This comes in many forms: read to your child, share read a book or let them read to you. Also, show them good reading behaviours by reading a book yourself. Children will quickly catch on if you don’t read, but are asking them to! Now you might simply read one book, one time through, but if mine are anything to go by, you’ll repeat Dear Zoo or The Hungry Caterpillar several times over. Young children love the repetition and this also helps them to learn.
Raise a Reader Tip 3: Make bedtime stories part of the routine
I guess this really links in with the above, but read your children a bedtime story until they no longer want one. Your kid will love this special time with you, and it’s also a brilliant part of the bedtime routine. A comment from a boy I interviewed for my MA will always stick with me:
‘My parents say I’m too old for a bedtime story. I miss that time.’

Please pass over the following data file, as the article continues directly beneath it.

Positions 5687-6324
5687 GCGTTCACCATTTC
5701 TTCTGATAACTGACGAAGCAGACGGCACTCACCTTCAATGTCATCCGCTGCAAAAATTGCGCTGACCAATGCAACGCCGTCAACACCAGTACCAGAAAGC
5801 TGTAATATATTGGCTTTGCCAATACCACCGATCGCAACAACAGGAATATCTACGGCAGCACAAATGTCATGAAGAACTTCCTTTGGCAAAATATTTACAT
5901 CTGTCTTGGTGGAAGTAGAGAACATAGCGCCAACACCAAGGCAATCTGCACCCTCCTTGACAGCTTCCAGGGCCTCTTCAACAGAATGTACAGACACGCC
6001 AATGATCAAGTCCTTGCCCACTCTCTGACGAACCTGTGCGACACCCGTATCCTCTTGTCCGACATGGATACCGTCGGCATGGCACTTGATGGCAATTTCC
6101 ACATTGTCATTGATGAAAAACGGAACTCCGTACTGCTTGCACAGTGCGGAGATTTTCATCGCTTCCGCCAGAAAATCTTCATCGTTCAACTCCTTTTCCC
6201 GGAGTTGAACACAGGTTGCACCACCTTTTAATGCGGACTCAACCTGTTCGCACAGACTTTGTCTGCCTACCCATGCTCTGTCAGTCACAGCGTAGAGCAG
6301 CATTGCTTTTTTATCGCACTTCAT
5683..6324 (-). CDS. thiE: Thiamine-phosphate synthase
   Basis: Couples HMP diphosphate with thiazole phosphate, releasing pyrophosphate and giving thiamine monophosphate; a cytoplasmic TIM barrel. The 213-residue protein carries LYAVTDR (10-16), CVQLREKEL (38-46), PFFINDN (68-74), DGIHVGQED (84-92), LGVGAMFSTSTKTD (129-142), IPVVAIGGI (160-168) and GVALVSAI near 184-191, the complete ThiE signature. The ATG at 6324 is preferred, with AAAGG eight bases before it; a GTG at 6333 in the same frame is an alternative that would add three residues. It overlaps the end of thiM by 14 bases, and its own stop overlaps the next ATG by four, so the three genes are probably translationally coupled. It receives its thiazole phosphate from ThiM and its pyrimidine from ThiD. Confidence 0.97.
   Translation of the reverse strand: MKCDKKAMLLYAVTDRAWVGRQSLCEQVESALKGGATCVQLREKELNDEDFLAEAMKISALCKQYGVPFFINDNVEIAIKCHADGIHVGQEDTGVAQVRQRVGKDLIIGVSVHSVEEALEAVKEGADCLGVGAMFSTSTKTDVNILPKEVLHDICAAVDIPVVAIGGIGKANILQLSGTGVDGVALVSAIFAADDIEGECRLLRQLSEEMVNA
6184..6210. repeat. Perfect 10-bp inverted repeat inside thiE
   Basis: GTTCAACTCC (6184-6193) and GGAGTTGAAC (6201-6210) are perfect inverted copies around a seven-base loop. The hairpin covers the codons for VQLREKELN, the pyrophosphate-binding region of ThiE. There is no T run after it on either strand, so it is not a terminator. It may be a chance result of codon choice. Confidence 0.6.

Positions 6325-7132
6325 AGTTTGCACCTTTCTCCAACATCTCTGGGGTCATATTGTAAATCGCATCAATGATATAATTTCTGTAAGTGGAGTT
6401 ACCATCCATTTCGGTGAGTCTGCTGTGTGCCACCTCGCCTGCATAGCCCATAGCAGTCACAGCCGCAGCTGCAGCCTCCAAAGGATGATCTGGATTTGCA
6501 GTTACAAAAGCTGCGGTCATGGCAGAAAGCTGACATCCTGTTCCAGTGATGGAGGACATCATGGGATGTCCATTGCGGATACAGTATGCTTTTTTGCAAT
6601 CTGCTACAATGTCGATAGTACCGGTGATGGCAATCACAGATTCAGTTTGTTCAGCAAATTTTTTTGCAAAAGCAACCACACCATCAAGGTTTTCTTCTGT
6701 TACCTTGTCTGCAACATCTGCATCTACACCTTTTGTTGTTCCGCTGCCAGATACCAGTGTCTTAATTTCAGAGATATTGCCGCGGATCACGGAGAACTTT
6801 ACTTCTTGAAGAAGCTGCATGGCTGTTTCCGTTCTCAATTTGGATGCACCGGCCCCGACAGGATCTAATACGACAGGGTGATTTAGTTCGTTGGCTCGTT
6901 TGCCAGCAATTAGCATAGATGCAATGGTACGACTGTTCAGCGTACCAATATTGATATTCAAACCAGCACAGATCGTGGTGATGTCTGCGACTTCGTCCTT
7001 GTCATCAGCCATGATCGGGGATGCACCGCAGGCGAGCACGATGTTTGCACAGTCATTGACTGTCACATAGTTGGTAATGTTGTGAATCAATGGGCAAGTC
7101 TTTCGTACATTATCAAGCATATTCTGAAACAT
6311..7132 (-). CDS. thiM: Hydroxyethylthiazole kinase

I honestly felt heartbroken. I found it pretty hard not to dissolve into tears right in front of him. Now I’m not actually judging his parents here: they must’ve genuinely thought he was too old – perhaps he was an excellent reader and deemed independent enough to read by himself? However, I resolved to always read a bedtime story to my children unless they told me not to. Currently, we are reading our way through the Michael Morpurgo back catalogue.
Raise a Reader Tip 4 :Read Aloud Story Time
Whilst this is like reading aloud at bedtime, there’s no reason you can’t read aloud to your children at other times – for example, whilst creating art or when they are occupied in the play space. If you’re too busy to do this, try another option such as an Audible story or by purchasing a kid-friendly audiobook device such as the Tonies box.
Raise a Reader Tip 5 : Share read
When your children are older, share books with them. By this I mean read a page / paragraph each or take on the roles of different characters. This can make reading, for emerging readers in particular, much more enjoyable. By becoming characters (through expression of voice), emphasising particular words and even stopping for punctuation, you are providing your children with the skills to read aloud.